Sleep researchers at three universities conclude that measurement of time in stage 2 sleep may be predictive of pain level in Fibromyalgia.
We knew sleep disorders were a huge part of Fibromyalgia and now research has pinpointed why that is. For many of us, if we could just get a good night’s sleep on a regular basis we would not have the pain and other miserable symptoms we have, or at least they wouldn’t be as bad.
Here is the information from ProHealth on less stage 2 sleep in FM patients:
[Note: In Stage 1 sleep the brain transitions from alpha waves (waking) to theta waves (drowsy) and conscious awareness lowers. During Stage 2 or light sleep, muscular tone/activity lowers and conscious awareness disappears. It normally accounts for 45% to 55% of total sleep and is followed by stage 3 slow-wave sleep and stage 4 deepest slow wave sleep.]
Objective: To determine whether previously described sleep stage dynamics, reflecting the mean duration of specific sleep stages, may have clinical utility in a sample of patients with Fibromyalgia syndrome (FMS) and controls.
Methods: Women with FMS (n=15, screened to exclude other sleep disorders) and age-matched women in good health (n=15) were studied with nocturnal polysomnography, multiple sleep latency tests, 2-week pain diaries, and a measure of current pain intensity.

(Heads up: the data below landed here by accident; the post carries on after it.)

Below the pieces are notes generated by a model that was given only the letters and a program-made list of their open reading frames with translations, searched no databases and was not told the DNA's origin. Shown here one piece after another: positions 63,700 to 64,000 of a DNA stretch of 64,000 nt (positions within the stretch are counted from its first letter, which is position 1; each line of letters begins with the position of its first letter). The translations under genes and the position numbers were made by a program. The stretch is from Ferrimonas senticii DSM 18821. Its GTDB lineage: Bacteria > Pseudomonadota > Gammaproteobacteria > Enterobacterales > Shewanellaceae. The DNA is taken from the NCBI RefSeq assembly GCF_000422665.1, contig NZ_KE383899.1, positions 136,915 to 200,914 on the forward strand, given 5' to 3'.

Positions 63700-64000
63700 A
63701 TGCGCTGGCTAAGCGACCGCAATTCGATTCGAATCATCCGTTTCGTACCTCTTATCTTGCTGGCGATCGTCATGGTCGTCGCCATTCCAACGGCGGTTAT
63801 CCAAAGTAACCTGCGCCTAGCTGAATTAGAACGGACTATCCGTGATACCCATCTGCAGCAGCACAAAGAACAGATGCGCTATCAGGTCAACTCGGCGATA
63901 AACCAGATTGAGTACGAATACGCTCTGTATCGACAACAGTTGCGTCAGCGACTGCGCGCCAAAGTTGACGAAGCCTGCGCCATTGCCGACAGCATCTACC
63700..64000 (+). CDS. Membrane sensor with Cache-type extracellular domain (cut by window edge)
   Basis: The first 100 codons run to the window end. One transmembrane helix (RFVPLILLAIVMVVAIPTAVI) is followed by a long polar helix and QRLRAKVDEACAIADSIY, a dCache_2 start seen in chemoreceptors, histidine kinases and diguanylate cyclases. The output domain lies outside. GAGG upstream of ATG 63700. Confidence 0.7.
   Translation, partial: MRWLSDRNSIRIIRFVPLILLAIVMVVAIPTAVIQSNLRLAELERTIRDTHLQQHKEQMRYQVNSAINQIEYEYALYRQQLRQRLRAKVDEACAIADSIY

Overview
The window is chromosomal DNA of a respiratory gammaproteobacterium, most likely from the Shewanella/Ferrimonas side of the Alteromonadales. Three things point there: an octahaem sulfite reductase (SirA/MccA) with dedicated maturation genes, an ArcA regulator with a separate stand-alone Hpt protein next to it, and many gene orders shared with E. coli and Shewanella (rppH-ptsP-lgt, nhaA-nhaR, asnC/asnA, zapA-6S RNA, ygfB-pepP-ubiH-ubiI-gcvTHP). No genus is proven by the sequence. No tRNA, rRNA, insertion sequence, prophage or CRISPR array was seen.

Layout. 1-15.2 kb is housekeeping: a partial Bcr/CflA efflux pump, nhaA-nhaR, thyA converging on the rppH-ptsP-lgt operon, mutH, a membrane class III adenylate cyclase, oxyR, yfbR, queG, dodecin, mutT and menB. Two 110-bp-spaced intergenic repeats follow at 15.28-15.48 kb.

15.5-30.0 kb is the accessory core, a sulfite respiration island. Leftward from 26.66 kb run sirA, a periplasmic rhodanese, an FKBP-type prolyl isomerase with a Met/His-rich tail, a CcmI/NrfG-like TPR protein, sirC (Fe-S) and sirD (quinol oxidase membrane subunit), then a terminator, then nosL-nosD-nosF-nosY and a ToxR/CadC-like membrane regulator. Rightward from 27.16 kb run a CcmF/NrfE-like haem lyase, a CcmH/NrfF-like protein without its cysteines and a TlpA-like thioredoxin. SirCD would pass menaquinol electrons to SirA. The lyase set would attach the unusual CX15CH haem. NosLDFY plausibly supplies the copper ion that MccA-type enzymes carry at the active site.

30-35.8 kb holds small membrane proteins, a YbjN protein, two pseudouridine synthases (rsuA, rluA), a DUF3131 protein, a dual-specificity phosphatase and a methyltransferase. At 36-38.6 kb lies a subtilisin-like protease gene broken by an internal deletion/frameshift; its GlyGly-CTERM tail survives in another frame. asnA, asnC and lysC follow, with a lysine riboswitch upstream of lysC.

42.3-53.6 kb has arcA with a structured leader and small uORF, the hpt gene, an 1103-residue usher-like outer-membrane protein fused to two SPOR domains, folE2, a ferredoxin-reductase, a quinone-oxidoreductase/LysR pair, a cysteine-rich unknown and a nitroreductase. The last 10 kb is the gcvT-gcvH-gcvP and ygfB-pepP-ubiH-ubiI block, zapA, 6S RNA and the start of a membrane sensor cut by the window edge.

Results: The FMS subjects, in comparison to controls, did not show differences in several common polysomnographic measures, except for increased numbers of stage shifts (126+/-27 vs. 107+/-22, p=.042).
Mean durations for episodes of total sleep, stage 1 sleep, stage 3/4 sleep, and rapid eye movement sleep failed to distinguish FMS and control subjects (Wilcoxon rank sum tests, p>.10 for each), but those for stage 2 sleep were shorter in the FMS subjects (p=.006), possibly because transitions to stage 3/4 sleep occurred more quickly (p=.036).
Shorter stage 2 sleep durations predicted higher pain diary scores (Spearman rho=-.56, p=.0014) and current pain intensity (rho=-.71, p<0.0001) [probability that difference occurred by chance, less than 1 in 10,000].
Conclusions: Sleep stage dynamic, and, more specifically, shorter durations of sleep stage 2 periods, distinguish FMS and control female subjects and may predict pain levels experienced in FMS. Analysis of the lengths of individual sleep stages, in addition to the usual sleep stage amounts and percentages listed in standard polysomnogram reports, may have clinical utility.
Source: Sleep Medicine. Feb 29, 2008 [E-pub ahead of print] PMID: 18314389, by Burns JW, Crofford LJ, Chervin RD. Michigan Tech Research Institute, Michigan Technological University, and Sleep Disorders Center, University of Michigan, Ann Arbor, Michigan; Division of Rheumatology, University of Kentucky, Lexington, USA. [E-mail: firstname.lastname@example.org]
Source: ProHealth ImmuneSupport